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5 Of The Most Frequently Included But Irrelevant Things On CVs

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Aisling Harrison Candidate, Blog, CV...

There is so much critical information to include on a CV and so little space to include it. Your CV creates the first impression a potential employer will have on you, so you want to use all available space to promote your assets and exemplify your suitability for a role.

And yet, so many candidates waste space on their CV by including unnecessary, and potentially off-putting, information on it.

Here are 5 often included, but so unneeded, things candidates include on their CV.


How many years old you are doesn’t matter. What matters is your years of experience, and how you apply the knowledge you have learned from it.

A date is only a small amount of information, but every line counts and your date of birth is irrelevant to your ability to do the job. The only time age should matter is if a candidate was legally too young to work the hours a job required.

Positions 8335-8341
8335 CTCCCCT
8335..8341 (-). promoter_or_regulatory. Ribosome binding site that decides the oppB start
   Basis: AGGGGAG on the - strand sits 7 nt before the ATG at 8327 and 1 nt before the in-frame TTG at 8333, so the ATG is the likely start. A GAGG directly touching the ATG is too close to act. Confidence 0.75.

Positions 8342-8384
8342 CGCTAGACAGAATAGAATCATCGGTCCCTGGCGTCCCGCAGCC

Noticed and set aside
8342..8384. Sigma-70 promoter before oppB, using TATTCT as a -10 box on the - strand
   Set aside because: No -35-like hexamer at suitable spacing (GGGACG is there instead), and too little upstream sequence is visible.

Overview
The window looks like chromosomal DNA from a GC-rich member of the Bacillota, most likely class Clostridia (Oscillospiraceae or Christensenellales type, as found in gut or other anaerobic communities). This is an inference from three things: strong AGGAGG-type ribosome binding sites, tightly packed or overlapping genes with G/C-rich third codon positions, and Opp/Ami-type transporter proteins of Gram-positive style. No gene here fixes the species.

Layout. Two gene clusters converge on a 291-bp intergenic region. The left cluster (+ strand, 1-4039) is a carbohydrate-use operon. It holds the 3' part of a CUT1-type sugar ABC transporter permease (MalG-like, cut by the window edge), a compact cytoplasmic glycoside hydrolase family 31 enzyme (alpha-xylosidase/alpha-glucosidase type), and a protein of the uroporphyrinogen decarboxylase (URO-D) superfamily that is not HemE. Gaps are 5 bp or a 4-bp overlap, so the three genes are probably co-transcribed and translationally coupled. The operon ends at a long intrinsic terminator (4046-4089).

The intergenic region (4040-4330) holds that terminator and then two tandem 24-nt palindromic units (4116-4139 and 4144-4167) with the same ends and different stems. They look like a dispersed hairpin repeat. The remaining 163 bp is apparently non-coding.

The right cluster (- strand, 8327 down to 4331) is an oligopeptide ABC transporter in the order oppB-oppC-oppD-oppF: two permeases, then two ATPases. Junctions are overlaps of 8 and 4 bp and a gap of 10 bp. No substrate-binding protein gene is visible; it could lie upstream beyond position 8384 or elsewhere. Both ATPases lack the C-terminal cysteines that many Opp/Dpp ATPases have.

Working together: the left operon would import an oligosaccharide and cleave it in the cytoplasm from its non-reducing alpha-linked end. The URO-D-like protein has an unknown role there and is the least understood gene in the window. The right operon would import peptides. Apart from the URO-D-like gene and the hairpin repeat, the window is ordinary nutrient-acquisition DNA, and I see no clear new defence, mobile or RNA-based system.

Depending on how you format your CV, this may not take up that much space, but your appearance is still irrelevant to your ability to do the job.

Some candidates opt to include a professional profile picture on their CV as they feel it helps increase their optimisation and professionalism; however, a picture does not say a thousand words on a CV.

NEVER include a selfie or casual photograph!


Many online CV templates still encourage candidates to include a hobbies section. Truthfully, employers want to ascertain an applicant’s suitability quickly; therefore, if a hobby doesn’t reinforce this, don’t include it.  

For example, if a candidate was applying for a design job and wanted to describe how their photography or art hobby had enhanced certain skills, fair enough. If a candidate was applying for a role as an accountant, it’s not so relevant.  

Volunteering, on the other hand, will help to enhance a CV and signifies a strong work ethic.


Your full address is not required on a CV, but often what doesn’t get included is a candidate’s willingness to work in certain areas or if they are prepared to relocate for a role.

This can be quite frustrating for employers as they can receive successful applications but be unsure if the applicant has acknowledged where the role is based if they are located massively out of area.


Supplying contact details for your references is part of the application process for most jobs. However, there is no need to include the full contact details of your referees on your CV.

Instead, save space and simply write “references are available upon request”.

Typically, employers will not request or require a reference for an applicant until the later stages of the application process.